We often tend to associate high cholesterol only with adults. But, can an obesity and unhealthy lifestyle lead to this condition in children? Read on to find out.
By Ashwin Dewan
Shilpa Sachdev could never have imagined that a routine trip to the doctor for her son could leave her shocked. Although her four-year-old son was putting on weight rapidly, Shilpa thought it was normal and a case of baby fat. The diagnosis revealed otherwise. Her son had unhealthy cholesterol levels. Being fat does not necessarily mean being fit, and this applies to children as well.
The above case proves that while children are not as vulnerable as adults to suffer from high cholesterol, it is not entirely uncommon. According to an article published in a leading news website, a study conducted by a senior cardiologist on 2000 plus school student between the ages of 14-18 years in the city of Delhi resulted in alarming figures. Of the students, almost 23 per cent were suffering from high cholesterol levels.
Cholesterol is a wax-like substance made by the liver to help form the walls of cells and organs. It is a vital part of the brain and nervous system with the liver converting the fat one eats into cholesterol.
Elevated or high cholesterol in children can be linked to three factors:
There are generally no signs or symptoms of high cholesterol in children. For adults, symptoms include small fat deposits on their skin.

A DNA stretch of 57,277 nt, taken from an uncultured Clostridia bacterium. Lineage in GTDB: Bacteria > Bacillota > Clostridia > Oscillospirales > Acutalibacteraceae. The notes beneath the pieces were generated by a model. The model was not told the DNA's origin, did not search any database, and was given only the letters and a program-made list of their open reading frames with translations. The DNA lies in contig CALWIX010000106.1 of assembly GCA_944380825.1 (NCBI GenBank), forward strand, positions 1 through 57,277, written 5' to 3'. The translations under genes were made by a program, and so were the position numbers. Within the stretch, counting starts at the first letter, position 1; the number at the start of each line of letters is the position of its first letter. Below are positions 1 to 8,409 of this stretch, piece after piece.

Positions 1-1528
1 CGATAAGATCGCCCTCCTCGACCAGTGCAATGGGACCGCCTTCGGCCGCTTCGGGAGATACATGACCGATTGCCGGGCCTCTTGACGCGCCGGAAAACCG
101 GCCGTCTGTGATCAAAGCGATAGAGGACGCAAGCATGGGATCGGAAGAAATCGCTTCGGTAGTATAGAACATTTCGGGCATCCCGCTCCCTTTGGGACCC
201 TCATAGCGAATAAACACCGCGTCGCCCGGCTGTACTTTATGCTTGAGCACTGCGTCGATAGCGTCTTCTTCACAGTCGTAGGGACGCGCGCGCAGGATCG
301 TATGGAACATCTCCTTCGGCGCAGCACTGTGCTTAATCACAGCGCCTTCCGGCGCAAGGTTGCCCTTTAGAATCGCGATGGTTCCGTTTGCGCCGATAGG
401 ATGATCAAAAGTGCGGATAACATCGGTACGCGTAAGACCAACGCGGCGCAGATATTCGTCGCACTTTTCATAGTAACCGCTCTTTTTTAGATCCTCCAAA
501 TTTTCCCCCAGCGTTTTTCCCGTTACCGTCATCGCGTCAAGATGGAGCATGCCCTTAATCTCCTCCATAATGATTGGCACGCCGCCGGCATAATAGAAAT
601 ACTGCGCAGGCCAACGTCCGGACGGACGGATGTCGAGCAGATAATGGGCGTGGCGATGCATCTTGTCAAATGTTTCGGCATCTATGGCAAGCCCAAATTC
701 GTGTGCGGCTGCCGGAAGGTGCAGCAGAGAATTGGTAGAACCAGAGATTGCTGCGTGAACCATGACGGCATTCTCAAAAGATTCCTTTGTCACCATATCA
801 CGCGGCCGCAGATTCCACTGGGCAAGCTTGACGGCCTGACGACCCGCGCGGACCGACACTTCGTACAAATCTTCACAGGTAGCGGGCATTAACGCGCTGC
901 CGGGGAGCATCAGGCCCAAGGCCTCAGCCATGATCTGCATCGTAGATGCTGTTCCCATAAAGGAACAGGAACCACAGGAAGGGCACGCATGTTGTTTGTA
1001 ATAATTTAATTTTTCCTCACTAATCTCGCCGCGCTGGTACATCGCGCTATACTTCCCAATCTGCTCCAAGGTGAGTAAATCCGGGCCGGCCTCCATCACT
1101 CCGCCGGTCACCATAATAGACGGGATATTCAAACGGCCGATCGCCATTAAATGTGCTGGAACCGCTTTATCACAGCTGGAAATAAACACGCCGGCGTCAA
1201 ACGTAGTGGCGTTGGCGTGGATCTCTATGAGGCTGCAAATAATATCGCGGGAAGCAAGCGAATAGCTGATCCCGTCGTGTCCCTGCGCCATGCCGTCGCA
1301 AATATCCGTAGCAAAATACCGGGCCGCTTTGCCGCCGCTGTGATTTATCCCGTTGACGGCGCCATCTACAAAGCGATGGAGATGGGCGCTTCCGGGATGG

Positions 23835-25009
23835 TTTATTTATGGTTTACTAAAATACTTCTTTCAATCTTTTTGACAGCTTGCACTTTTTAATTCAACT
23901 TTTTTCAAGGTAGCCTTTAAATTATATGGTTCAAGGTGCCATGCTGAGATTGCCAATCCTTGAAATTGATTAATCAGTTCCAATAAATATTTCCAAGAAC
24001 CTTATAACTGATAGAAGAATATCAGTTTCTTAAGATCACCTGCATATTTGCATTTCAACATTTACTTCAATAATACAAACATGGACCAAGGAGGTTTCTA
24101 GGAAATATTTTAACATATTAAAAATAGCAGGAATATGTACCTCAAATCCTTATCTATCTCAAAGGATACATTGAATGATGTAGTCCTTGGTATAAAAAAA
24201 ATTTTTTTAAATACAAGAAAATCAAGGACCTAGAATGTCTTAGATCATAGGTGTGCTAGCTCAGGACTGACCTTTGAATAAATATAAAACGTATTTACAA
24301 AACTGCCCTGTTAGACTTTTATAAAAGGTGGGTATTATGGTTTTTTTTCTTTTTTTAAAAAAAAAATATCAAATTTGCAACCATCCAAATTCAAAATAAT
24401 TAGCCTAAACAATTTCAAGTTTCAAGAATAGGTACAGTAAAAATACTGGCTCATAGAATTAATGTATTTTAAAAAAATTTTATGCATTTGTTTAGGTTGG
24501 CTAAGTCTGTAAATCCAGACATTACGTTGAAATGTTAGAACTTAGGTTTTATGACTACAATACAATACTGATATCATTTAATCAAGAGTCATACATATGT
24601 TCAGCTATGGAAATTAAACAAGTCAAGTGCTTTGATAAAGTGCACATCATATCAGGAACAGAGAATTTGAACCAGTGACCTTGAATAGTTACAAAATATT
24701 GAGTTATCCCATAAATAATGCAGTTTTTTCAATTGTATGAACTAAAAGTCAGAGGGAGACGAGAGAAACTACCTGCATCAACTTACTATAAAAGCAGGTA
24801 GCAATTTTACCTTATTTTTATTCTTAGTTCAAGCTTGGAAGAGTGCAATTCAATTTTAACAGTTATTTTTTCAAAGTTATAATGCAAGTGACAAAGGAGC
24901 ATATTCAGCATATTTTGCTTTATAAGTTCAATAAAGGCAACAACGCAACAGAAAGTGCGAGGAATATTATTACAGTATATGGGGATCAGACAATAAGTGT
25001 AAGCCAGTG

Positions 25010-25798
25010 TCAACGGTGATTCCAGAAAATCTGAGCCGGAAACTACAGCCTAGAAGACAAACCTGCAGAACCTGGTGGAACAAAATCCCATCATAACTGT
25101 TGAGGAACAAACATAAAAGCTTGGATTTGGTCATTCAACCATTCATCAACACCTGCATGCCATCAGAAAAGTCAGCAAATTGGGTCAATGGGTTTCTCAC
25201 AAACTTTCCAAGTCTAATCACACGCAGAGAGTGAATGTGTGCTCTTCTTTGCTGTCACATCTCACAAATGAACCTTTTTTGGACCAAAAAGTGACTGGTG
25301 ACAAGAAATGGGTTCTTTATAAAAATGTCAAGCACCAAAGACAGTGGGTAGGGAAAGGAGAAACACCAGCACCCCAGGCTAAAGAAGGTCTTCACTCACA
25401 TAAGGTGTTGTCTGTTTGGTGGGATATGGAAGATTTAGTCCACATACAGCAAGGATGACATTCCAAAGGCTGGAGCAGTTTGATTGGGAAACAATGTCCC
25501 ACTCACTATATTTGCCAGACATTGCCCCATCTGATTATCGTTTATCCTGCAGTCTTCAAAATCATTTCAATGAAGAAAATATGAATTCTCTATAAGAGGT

High cholesterol levels can increase your child’s risk of heart disease and stroke when he or she gets older. This ClipBook looks at ways to reduce cholesterol in children.
Normally, screening for cholesterol in children should begin at the ages of 10 and 12. Undergoing such tests becomes necessary when there is a strong family history of heart disease or if a parent of the child has high cholesterol.
It has been observed that most children who suffer from high blood cholesterol have parents with similar problems. While in some cases like overweight children, weight management is the primary treatment, in other cases, drug treatment can be considered.
Children can suffer from high cholesterol but if a proper diet along with changes in lifestyle is made, cholesterol can be kept at bay.
Cholesterol is of two types:
1) Low-density lipoproteins: These are the ‘bad’ cholesterol. Too much buildup of LDL results in the formation of plaque, which causes the blood vessels to become blocked. This can result in a heart attack.
2) High-density lipoproteins: These are the ‘good’ cholesterol. They carry the cholesterol away from the arteries back to the liver and prevent the formation of plaque.
While most parents think that children cannot suffer from cholesterol at all, elevated cholesterol levels in children can result in heart disease and stroke later in adulthood. According to the American Heart Association, there is sound research that the process of cholesterol buildup in arteries begins in childhood.
With inputs from Dr Binoy John, Cardiologist, Chennai.
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